Think about it — beyond the names above, how many more can you identify? Pundits would have us believe that every new tech company is disruptive, but that’s just silly — the vast majority of startups fail, so how could they ever disrupt a market?
So why is disruptive innovation such a popular idea?
One reason we see the word “disruptive” almost daily is that it is the quintessential David and Goliath story. An unheard-of startup with an inferior product targeting unmet needs of undesirable users wins, despite the resources, technology, skills and manpower of an entire industry lined up against them. We love that story.
What we love even more is the economic growth and benefits that disruptors create. They are critically important to creating new, good-paying and interesting jobs and improving the quality of service an industry delivers to its customers while reducing costs. It’s the real reason that disruptors are able to tackle entrenched competition that often has regulatory muscle and infrastructure on its side, yet still overcome the odds. Not only do they improve our lives, research shows that these few disruptive innovators are responsible for virtually all real growth in the economy after accounting for inflation.
Whether we are a consumer, investor, or entrepreneur, everyone wants to cheer for the next David, ready to slay the giant.
How to Identify the Real Disruptors
Clearly, it matters whether products have disruptive potential or not, but some say we can tell who the real disruptors are only in the rear view mirror. Is that really the case? Does disruption theory fall apart in the real world, serving only to label winners after they’ve disrupted? Or does it hold predictive value that tells us where to invest and how to create disruptive innovations intentionally? Is it a myth, or a model that anyone can apply if they understand the principles?
Going Back to First Principles
It’s still less than 20 years ago that Harvard business professor Clayton Christensen coined the term “disruptive innovation” and wrote his seminal book The Innovator’s Dilemma. In that time, our understanding of disruption has evolved, though the base theory has held up remarkably well. We know that Steve Jobs was deeply influenced by Christensen’s book when he led Apple from the precipice of bankruptcy to become the world’s most valuable company in less than 15 years, and that a handful of companies like Netflix have used the theory to guide their business strategies.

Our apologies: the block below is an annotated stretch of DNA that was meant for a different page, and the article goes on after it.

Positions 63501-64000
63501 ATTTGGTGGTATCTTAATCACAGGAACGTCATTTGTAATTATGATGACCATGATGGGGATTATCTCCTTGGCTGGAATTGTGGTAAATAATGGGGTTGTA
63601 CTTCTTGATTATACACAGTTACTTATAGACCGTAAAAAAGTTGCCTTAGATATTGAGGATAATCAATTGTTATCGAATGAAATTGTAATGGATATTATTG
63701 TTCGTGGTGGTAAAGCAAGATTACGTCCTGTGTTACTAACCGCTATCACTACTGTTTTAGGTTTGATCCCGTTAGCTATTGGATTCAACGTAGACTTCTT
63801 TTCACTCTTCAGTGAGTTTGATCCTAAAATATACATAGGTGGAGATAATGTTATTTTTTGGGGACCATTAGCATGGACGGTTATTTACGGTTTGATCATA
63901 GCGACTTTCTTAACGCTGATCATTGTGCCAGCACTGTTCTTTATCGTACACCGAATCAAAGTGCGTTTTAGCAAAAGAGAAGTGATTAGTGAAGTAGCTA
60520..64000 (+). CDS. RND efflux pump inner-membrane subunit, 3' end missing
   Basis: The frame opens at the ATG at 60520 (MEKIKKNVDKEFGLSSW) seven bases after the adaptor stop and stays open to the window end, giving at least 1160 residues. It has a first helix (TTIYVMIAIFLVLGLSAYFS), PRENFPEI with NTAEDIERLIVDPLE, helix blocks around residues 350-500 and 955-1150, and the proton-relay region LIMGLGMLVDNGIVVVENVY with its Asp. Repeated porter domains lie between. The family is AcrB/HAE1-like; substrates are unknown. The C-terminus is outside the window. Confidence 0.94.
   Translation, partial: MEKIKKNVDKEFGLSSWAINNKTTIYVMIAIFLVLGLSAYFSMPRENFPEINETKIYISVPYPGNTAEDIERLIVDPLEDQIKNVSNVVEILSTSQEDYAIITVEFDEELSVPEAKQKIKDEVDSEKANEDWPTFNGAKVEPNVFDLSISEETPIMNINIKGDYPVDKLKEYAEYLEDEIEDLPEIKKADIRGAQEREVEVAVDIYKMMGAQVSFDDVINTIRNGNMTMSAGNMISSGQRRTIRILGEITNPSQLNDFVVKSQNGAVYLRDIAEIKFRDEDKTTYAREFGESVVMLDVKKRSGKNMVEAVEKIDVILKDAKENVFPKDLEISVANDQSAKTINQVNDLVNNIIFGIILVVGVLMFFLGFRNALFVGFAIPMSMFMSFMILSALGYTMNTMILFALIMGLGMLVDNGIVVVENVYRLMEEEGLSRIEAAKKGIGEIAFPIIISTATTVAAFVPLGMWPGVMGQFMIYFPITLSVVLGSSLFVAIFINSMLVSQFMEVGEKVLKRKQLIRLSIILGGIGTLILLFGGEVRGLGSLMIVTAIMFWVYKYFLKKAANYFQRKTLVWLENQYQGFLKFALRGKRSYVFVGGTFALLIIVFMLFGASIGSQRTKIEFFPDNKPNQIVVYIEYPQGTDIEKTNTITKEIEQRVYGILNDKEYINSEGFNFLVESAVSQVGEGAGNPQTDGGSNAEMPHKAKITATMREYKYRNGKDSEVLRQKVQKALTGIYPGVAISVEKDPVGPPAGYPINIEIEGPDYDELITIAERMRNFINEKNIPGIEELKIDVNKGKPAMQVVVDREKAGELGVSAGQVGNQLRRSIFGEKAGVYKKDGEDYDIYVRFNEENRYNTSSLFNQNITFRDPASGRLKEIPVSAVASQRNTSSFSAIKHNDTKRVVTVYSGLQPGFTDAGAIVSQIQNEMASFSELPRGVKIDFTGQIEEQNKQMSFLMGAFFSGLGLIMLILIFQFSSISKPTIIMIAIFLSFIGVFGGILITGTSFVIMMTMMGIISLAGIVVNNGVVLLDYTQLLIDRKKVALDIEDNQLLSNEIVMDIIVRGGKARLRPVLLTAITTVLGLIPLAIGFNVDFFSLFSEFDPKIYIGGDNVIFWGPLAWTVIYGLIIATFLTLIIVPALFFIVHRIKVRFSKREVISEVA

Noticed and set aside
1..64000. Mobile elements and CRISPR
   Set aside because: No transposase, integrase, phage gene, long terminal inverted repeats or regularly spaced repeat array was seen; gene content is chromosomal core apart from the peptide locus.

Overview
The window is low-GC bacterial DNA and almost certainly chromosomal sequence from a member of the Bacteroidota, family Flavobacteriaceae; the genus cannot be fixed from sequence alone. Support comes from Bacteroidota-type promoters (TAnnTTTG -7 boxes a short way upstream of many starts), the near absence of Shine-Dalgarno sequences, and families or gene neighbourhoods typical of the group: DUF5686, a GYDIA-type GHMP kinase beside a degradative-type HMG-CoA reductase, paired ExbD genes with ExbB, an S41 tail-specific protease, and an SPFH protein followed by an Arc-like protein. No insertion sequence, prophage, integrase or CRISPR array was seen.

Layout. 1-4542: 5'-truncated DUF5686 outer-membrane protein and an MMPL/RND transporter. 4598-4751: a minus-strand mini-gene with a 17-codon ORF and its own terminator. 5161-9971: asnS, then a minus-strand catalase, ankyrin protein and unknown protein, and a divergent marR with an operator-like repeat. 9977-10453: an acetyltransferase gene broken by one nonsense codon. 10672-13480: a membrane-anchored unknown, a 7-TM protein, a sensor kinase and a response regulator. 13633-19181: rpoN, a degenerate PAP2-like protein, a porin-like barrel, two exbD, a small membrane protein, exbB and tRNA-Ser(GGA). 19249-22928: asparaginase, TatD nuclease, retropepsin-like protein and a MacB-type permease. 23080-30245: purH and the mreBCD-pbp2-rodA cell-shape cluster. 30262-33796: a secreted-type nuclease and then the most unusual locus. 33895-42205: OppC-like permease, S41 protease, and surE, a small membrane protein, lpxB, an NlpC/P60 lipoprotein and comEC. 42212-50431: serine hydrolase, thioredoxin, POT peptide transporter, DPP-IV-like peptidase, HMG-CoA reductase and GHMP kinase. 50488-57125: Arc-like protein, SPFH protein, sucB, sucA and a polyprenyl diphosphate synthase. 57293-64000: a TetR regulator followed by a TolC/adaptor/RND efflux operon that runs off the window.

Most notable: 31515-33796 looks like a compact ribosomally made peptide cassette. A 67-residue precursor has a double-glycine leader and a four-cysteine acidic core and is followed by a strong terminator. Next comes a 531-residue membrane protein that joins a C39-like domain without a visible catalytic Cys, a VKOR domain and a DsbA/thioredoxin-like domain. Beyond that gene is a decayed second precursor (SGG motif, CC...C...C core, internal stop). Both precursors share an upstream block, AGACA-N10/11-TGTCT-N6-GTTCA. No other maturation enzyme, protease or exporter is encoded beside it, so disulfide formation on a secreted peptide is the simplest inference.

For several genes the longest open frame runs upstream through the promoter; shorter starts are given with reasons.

So how do we apply that model and unlock the secret of intentional disruption? The key is realizing that the disruptive innovation model is a pattern, like the ripples in a pond of water. The ripples tell us a stone was thrown, but trying to create the ripple pattern without knowing what caused it is a fool’s game. For guidance in creating disruption on purpose, or in knowing when markets are ripe for disruption or predicting when a startup has a high probability of becoming a disruptive innovator, we need to know what causes the ripple.
The clue we need lies in one surprising and non-obvious factor that all disruptive innovations share: Every disruptor offers a product that uniquely addresses a market scarcity and, by doing so, changes the economics of the industry it targets.
Disruptive innovation is one of most misused and overused terms in our business lexicon, precisely because we love the David and Goliath story. How much do we love underdogs who win? We have almost as many synonyms for underdog as we do for sex. But that doesn’t mean disruption isn’t real, or isn’t critically important. Have you got what it takes to become a disruptor?
Paul Paetz, author of Disruption by Design: How to Create Products that Disrupt (and then Dominate) Markets, is CEO of Innovative Disruption, a boutique consultancy that advises startup companies, helping to bring disruptive products to fruition and market success. Prior to forming Innovative Disruption, Paetz had more than three decades of experience working with innovative startups in executive roles in sales, marketing and product management, and as a disruption consultant at The Disruption Group. Paetz is creator of the Disruption Report Card, a tool that scores disruptive potential, and author of the popular blog, “Disrupt This.”